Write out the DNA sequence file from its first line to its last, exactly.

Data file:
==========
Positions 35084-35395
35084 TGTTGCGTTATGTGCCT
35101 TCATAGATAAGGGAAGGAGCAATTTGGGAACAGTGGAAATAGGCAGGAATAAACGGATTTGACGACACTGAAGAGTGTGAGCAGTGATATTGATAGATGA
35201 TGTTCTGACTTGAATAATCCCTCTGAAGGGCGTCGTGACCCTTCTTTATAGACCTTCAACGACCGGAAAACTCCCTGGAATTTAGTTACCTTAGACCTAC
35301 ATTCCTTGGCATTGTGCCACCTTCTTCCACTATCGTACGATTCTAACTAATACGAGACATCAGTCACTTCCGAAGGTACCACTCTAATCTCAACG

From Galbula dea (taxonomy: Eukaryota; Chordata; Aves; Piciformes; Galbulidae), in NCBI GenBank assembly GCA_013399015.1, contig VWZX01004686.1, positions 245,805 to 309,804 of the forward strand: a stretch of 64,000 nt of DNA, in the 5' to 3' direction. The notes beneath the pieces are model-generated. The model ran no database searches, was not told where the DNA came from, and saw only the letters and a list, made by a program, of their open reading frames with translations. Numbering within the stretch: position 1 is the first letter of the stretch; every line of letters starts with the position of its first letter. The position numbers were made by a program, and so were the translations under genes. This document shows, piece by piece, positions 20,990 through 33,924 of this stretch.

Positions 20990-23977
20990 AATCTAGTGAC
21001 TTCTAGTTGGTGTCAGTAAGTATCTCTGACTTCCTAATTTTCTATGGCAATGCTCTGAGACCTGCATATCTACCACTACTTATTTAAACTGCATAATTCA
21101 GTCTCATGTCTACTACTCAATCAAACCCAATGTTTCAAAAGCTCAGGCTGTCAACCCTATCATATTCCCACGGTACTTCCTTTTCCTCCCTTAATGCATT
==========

Positions 35084-35395
35084 TGTTGCGTTATGTGCCT
35101 TCATAGATAAGGGAAGGAGCAATTTGGGAACAGTGGAAATAGGCAGGAATAAACGGATTTGACGACACTGAAGAGTGTGAGCAGTGATATTGATAGATGA
35201 TGTTCTGACTTGAATAATCCCTCTGAAGGGCGTCGTGACCCTTCTTTATAGACCTTCAACGACCGGAAAACTCCCTGGAATTTAGTTACCTTAGACCTAC
35301 ATTCCTTGGCATTGTGCCACCTTCTTCCACTATCGTACGATTCTAACTAATACGAGACATCAGTCACTTCCGAAGGTACCACTCTAATCTCAACG

From Galbula dea (taxonomy: Eukaryota; Chordata; Aves; Piciformes; Galbulidae), in NCBI GenBank assembly GCA_013399015.1, contig VWZX01004686.1, positions 245,805 to 309,804 of the forward strand: a stretch of 64,000 nt of DNA, in the 5' to 3' direction. The notes beneath the pieces are model-generated. The model ran no database searches, was not told where the DNA came from, and saw only the letters and a list, made by a program, of their open reading frames with translations. Numbering within the stretch: position 1 is the first letter of the stretch; every line of letters starts with the position of its first letter. The position numbers were made by a program, and so were the translations under genes. This document shows, piece by piece, positions 20,990 through 33,924 of this stretch.

Positions 20990-23977
20990 AATCTAGTGAC
21001 TTCTAGTTGGTGTCAGTAAGTATCTCTGACTTCCTAATTTTCTATGGCAATGCTCTGAGACCTGCATATCTACCACTACTTATTTAAACTGCATAATTCA
21101 GTCTCATGTCTACTACTCAATCAAACCCAATGTTTCAAAAGCTCAGGCTGTCAACCCTATCATATTCCCACGGTACTTCCTTTTCCTCCCTTAATGCATT